What it means is that from Agbor to Aboh, the people of Anioma can relate effectively in a harmonious language quite close to Ibo.

ECONOMY

Dialects

About 13 Languages are spoken in Anioma some of which are Enuani, Bini, Olukun (Old and extinct Yoruba language), Igalla, Ishan, Ika, Ukwuani and Aboh. Enuani which obviously is the dominant language is spoken by Asaba, Ibusa, Ogwashi-Uku, Ubulu-Uku, Ubulu-Unor, Issele-Uku, Issele-Mkpitime, Onicha-Olona, Onicha-Ugbo, Onicha-Uku, Ejeme-Unor, Ejeme-Aniogor, Ilah, Ezi, Obomkpa, Oko-Anala, Oko-Amakom, Oko-Ogbele, parts of Igbodo, Akwuwu-Igbo, Akwukwu-Ukwu, Okpanam, Idumuje-Unor, Idumuje-Ugboko, Anwai, Oraifite, Ogbaru, Onitsha, Obosi, Atani. Ika is spoken by Agbor, parts of Igbodo, Umunede, Igbanke, Oguta, Owa-Oyibus, Owa-Nta, Owa, Ekwuoma, Obior etc. Ebu speak Enuani, Ishan and Igalla. Aboh and surrounding communities speak Aboh. Ukwuani is spoken by Ukwuani/Ndokwa, Umutu, Ogume, Obiaruku, Asaba-Ubulu, Ashama, Edo-Ogwashi, Azagba, Amai etc.

Ebu is a bi-lingual town. Some people speak Ishan, others speak Igalla. Enuani is comprehensible to all. The people of Igbodo speak Ika and Enuani. This is due to the influence of its location between Ekwuoma and Onicha-Ugbo. It must be noted that while some parts of Anioma understand and speak languages close to Urhobo and Isoko, a sort of Igbo language is intelligible to all the towns and communities that make up the Anioma region. This is the beauty of what a writer has defined as “cross culture” or “cross-cultural pollination” that the people have enjoyed as result of peaceful relationship with close by ethnic groups which has in no small way enriched the people’s traditional background and even harmonized it.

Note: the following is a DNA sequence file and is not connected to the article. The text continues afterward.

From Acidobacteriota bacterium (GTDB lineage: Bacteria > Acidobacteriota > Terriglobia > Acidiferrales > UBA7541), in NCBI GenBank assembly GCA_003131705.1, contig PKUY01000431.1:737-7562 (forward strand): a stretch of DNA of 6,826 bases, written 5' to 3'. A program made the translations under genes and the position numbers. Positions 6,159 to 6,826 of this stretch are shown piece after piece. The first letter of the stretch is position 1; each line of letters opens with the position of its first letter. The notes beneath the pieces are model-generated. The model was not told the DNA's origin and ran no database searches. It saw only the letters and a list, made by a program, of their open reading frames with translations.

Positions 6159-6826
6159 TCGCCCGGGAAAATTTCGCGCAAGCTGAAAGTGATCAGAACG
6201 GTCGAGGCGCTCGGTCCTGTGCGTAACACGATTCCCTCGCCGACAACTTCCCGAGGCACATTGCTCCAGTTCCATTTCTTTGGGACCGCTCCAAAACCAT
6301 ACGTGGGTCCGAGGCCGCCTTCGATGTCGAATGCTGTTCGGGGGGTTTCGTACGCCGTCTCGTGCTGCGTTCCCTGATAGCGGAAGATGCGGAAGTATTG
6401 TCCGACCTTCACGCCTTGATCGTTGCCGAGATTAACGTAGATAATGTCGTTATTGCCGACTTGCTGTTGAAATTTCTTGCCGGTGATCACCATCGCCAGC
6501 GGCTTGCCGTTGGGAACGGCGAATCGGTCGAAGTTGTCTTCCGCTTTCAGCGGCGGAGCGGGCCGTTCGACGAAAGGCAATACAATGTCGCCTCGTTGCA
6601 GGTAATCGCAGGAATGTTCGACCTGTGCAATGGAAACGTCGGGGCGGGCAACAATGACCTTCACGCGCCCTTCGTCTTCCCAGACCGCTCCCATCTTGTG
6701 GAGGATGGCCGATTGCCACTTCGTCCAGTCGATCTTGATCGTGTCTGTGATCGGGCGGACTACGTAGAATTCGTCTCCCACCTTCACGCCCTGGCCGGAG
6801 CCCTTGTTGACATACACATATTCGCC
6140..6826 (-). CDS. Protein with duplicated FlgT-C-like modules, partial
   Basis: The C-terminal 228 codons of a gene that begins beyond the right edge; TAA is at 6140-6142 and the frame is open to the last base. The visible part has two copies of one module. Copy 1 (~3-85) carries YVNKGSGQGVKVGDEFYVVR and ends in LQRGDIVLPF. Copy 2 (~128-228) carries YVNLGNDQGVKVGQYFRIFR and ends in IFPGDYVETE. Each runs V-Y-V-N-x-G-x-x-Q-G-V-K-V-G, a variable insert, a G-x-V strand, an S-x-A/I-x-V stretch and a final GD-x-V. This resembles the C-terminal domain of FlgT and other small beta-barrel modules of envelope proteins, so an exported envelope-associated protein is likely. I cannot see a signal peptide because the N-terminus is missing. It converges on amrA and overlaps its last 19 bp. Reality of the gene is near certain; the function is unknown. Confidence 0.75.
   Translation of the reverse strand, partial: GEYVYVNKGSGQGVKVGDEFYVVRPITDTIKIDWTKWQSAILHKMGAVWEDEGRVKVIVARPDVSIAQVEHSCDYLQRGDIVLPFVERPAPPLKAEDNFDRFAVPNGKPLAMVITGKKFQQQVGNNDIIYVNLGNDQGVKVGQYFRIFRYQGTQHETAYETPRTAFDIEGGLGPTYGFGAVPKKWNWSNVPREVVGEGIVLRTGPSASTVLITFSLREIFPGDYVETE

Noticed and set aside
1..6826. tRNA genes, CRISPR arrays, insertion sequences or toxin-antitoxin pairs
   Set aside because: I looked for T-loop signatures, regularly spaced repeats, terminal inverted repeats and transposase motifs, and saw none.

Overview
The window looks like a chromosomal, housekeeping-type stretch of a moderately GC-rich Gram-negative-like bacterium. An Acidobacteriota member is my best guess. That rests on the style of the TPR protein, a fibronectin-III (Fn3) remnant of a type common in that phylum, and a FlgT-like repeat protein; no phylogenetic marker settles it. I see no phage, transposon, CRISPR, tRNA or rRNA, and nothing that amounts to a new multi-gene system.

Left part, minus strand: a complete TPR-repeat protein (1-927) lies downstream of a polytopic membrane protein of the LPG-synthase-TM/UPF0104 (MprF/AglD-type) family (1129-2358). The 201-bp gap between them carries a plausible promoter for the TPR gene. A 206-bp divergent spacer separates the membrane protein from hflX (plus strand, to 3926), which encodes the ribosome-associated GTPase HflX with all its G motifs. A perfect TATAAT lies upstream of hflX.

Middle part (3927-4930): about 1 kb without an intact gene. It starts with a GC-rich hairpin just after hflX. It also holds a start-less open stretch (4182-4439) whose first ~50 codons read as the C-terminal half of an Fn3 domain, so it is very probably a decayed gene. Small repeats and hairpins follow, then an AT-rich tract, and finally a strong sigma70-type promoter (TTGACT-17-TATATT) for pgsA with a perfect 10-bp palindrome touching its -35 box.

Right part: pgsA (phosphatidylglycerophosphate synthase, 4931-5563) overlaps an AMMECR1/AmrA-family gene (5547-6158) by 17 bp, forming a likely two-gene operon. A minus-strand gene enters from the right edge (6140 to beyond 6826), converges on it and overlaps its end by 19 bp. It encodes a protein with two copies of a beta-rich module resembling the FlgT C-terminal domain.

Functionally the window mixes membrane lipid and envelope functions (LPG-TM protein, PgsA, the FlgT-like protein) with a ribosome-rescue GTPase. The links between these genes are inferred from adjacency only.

What it means is that from Agbor to Aboh, the people of Anioma can relate effectively in a harmonious language quite close to Ibo.

RELIGION

Festival

As typical to Africans, before the coming of Christianity, the people practiced African Traditional Religion and held divine beliefs in Ane Ebu, Nwangene, Ibe Ata and Ibe Iye. Atakpo and Oboshi are believed to be god and goddess by the people of Ibusa. There are still Alor, Ikenga and Ani (The god of fertility). However, the people credited “Chukwu” (Ose Bu Uwa) with supremacy and the maker of smaller gods, spirits and deities. The people are now largely Christians with the catholic as the dominant denomination.

In 2007, the Organization for the Advancement of Anioma Culture (OFAAC) organized “Anioma fiesta”

Anioma people are highly cultural, therefore guided by culture in every aspect of life. Some of the festivals celebrated by the people are Iwu, Eborakiko, Ine, Ulor, Utegbe, Ichu-Ekwensu, Iwaji, (New yam festival), Igue, Ukwe, Olu, Ogwu, etc. In some Anioma communities like Ebu, disputes are commonly settled in the shrines with deities standing as arbitrates. A festival such as Iwu is necessary to cleanse the community and make preparation for the coming year while Igue festival celebrated by Agbor and a few other communities are analogous to that of Benin with similar objectives.

Music

Dance